Beginning with “Crash” three years ago, the best picture award has gone to films populated by characters dealing with lawlessness and moral ambiguity. The films contain powerful depictions of violence, marking the first time in Oscar’s 80 years that such a string has existed. Oscar, when it has honored brazenly violent pics, it has done so in a more isolated fashion: When “American Beauty” and its tale of suburban angst won the Oscar for the films of 1999, it had followed a triumvirate of more romantic fare — “Shakespeare in Love,” “Titanic” and “The English Patient.”

It is the fourth consecutive year — dating back to “Million Dollar Baby” — in which a film set in modern times has won the top prize, another first for the Oscars. The Academy had long been fond of period pieces: Only two best picture winners in the 1990s and three in the ‘80s were set in modern times.

And the winners are…

BEST PICTURE Click photos to view gallery
“No Country for Old Men” (Miramax and Paramount Vantage) A Scott Rudin/Mike Zoss Production Scott Rudin, Ethan Coen and Joel Coen, Producers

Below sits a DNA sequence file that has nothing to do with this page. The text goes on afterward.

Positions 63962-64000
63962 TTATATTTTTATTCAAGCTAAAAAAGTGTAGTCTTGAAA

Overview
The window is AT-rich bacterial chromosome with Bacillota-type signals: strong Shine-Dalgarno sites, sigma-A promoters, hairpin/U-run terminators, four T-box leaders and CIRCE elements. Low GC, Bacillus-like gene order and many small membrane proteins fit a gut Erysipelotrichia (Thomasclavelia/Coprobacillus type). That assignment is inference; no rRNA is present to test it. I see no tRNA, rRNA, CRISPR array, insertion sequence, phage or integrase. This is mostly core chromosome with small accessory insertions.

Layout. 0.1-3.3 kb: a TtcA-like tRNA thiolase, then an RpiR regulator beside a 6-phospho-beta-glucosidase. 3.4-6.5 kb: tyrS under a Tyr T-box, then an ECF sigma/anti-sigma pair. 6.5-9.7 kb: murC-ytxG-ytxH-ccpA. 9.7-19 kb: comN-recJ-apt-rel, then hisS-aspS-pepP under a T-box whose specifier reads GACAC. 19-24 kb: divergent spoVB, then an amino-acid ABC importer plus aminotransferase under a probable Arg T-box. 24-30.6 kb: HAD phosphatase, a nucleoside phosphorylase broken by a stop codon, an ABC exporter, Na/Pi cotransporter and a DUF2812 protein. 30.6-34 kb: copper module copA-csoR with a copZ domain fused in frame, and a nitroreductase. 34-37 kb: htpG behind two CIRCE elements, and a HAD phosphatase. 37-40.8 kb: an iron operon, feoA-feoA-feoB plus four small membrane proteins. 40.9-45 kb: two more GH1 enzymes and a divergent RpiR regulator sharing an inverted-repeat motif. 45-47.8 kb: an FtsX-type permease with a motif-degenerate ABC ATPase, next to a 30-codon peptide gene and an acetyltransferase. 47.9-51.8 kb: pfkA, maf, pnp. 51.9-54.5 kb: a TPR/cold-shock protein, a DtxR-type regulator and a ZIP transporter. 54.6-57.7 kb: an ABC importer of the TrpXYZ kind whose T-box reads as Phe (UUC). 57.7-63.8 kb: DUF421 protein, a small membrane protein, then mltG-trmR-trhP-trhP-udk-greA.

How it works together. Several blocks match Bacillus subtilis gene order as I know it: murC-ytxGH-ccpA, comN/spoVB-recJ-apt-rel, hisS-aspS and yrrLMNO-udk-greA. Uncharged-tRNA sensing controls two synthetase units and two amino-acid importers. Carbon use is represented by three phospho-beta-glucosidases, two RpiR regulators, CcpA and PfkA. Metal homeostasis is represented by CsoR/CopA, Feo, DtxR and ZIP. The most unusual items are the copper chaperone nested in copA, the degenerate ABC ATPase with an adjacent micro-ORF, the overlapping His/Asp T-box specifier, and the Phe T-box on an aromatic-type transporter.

• View film profile for ‘No Country for Old Men’
 
DIRECTOR
Ethan Coen & Joel Coen – “No Country For Old Men”
• View director profile for Ethan and Joel Coen
 
PERFORMANCE BY AN ACTOR IN A LEADING ROLE
Daniel Day-Lewis in “There Will Be Blood” (Paramount Vantage and Miramax)
• View Actor profile for Daniel Day Lewis
 
PERFORMANCE BY AN ACTRESS IN A LEADING ROLE
Marion Cotillard in “La Vie en Rose” (Picturehouse)
• View actor profile for Marion Cotillard
 
ORIGINAL SCREENPLAY
Diablo Cody – “Juno”
• View film profile for ‘Juno’
 
ADAPTED SCREENPLAY
Ethan & Joel Coen – “No Country for Old Men”
• View film profile for ‘No Country for Old Men’
 
PERFORMANCE BY AN ACTRESS IN A SUPPORTING ROLE
Tilda Swinton in “Michael Clayton” (Warner Bros.)
• View actress profile for Tilda Swinton
 
PERFORMANCE BY AN ACTOR IN A SUPPORTING ROLE